Tuesday, July 06, 2010

THERAPY FOR ALBUMINURIA AND PROTEINURIA. WHERE ARE WE NOW?

Recently, there have been an increase interest, generally of diabetes, and also more specifically on albuminuria and proteinuria. There is also the entity called micro-albuminuria. This is partly because of the undisputed fact that albuminuria is a risk marker for cardiovascular disease in diabetics. If you have diabetes melitus and albuminuria, your chance of having cardiac and cerebral events are higher.
Recently, 3 clinical studies have been either presented, which seemed to throw some light into this problem and also what can be done. In the subsequent write up, albuminuria is used as a term to also include micro-albuminuria and also gross proteinuria.
Firstly, at the ESH European Meeting on Hypertension 2010, Dr Cesar Cerezo, presented a paper that showed that chronic ACE-I / ARB therapy dose not seem to help albuminuria. This group in Madrid, spain, studied 1433 patients on ACE-I / ARB for the management of hypertension and albuminuria. All th patients had been on ACE-I / ARB for a least 2 years. The were continued on ACE-I / ARB and monitored for an addition 3 years. The group found that while therapy did improve blood pressure control and also lowered albuminuria, the efect did not seem to last after two years. After two years, although the BP control became better, the albuminin excretion seem to rise. This is puzzling. Of course we are all concern, because albuminuria is a risk marker for CVS events. Does this also mean that CV risk also rises with ACE-I / ARB therapy, after two years of therapy.
The second presentation involved the use of statins in patients with and without diabetes, called the PLANET I and PLANET II study. These two papers were presented at the European Renal Association-European Dialysis + Transplantation Association Congress. It was presented by Dr Dick Zeeuw of Groningen, Netherlands. PLANET I was a study of diabetic patients with albuminuria and PLANET II were patients with albuminuria but not diabetic. The study compared high dose atorvastatin with high and medium dose rosuvastatin, and their effects on these two groups of patients. Both therapy were given for a period of 52 weeks after an initial run-in period of 8 weeks. The researchers found that whilest atorvastatin lowered albiminuria in diabetics, it did not improve renal function. Rosuvastatin, on the other hand did neither. There was no improvement in albuminuria and also some deterioration in renal function. It is obvious then that we should not use rosuvastatin in patients with albuminuria as it may worsen renal function. It would appear that the control of albuminuria by statins, is not a class effect and rosuvastatin is not kidney friendly. The studies were however small, 325 patients in PLANET I and 220 patients in PLANET II.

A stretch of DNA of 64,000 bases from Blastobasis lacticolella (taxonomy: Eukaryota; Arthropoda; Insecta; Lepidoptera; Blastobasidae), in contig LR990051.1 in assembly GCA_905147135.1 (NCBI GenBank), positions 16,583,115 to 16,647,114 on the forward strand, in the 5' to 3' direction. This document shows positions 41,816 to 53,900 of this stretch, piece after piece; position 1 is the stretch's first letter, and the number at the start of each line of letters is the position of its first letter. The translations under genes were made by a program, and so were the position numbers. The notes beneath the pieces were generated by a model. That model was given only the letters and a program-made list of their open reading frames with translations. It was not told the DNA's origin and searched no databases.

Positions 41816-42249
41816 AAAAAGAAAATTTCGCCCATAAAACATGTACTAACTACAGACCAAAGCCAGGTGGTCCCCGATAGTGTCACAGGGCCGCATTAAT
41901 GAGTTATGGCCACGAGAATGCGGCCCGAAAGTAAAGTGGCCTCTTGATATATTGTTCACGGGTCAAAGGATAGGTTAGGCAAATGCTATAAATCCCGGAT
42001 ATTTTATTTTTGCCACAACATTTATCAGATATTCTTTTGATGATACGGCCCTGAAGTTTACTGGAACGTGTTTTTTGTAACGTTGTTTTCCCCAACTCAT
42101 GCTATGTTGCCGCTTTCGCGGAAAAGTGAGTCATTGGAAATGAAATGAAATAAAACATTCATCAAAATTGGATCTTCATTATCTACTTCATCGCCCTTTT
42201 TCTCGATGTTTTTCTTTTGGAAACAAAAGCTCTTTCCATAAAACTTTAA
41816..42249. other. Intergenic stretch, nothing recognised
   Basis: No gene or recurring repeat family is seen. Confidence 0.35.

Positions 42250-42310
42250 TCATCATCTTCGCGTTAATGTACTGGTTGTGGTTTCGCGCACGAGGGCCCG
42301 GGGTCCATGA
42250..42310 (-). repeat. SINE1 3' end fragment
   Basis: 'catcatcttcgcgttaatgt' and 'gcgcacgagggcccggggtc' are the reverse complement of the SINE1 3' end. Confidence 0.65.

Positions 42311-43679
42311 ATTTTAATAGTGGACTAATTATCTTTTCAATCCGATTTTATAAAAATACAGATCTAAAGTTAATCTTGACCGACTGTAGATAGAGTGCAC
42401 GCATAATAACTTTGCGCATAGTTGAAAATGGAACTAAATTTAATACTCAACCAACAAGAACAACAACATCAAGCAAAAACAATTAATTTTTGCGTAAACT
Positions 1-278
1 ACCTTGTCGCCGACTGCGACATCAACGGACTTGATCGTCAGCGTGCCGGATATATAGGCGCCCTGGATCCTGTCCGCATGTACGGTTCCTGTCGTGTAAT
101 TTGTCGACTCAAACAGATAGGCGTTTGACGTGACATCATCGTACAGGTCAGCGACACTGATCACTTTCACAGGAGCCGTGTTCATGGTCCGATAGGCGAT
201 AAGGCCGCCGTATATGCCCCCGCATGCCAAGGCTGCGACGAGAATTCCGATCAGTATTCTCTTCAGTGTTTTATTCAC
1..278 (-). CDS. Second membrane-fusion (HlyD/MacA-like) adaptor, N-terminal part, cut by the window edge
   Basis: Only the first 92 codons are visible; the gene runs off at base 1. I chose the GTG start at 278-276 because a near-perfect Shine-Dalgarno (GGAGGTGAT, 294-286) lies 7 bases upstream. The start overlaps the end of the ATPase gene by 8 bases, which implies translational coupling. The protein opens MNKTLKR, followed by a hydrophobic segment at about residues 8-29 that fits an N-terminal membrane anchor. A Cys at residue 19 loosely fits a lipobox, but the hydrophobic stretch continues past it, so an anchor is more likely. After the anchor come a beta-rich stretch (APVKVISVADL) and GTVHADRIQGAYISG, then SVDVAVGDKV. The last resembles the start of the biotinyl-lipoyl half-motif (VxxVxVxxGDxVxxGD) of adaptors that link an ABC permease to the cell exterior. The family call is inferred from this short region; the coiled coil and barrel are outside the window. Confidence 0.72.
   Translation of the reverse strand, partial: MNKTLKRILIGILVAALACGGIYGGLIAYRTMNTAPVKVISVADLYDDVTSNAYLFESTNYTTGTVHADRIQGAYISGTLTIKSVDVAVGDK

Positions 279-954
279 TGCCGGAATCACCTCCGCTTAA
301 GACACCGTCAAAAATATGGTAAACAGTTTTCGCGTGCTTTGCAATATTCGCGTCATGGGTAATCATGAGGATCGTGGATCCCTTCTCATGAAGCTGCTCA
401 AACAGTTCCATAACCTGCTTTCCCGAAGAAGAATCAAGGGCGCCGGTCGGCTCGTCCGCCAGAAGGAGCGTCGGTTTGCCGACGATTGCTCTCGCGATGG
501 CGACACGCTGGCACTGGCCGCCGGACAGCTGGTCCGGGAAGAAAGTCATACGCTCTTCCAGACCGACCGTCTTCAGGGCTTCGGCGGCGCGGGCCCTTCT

Looks like much work still needs to be done in the area of albuminuria, hypertension and diabetes. For the moment, these are the facts.

2 comments:

(motaz senior nurse (00962785251030 said...

GREETINGS,
THIS IS MOTAZ MOHAMMED ABU RASS REGISTERED NURSE WORK THERE IN JORDAN UNIVERSITY HOSPITAL ....THANX ALOT FOR THESE UPDATED DATA ABOUT ACEIS , ARBS AND HMG-COA INHIBITOR,I HAVE UPGRADING MY DATA ABOUT THESE GROUPS OF MEDICATIONS IAM SO INTERESTED ,ANY WAY I HAVE READ ABOUT COMPINATION OF DRUG CALLED TARKA (BRAND NAME) WHICH IS A COMPINATION OF CALICUM CHANNEL BLOCKERS AND ACEIS WHICH WAS VERY EFFIECENT IN PREVENTION OF MICRO-ALBUMINUREA ANH IT HAS A PROSPECTIVE STUDIES DEAR COLLEAGUE, SO NOT ALL ACEIS LIKE EACH OTHER , THERE ARE WIDE DIFFERENT IN POTENCY AND SELLECTIVETY.........
RN.MOTAZ MOHAMMED ABU RASS
JORDAN UNIVERSITY HOSPITAL-CCU
00962785251030

芸茂芸茂 said...

安一估~你也安一估哦~............................................................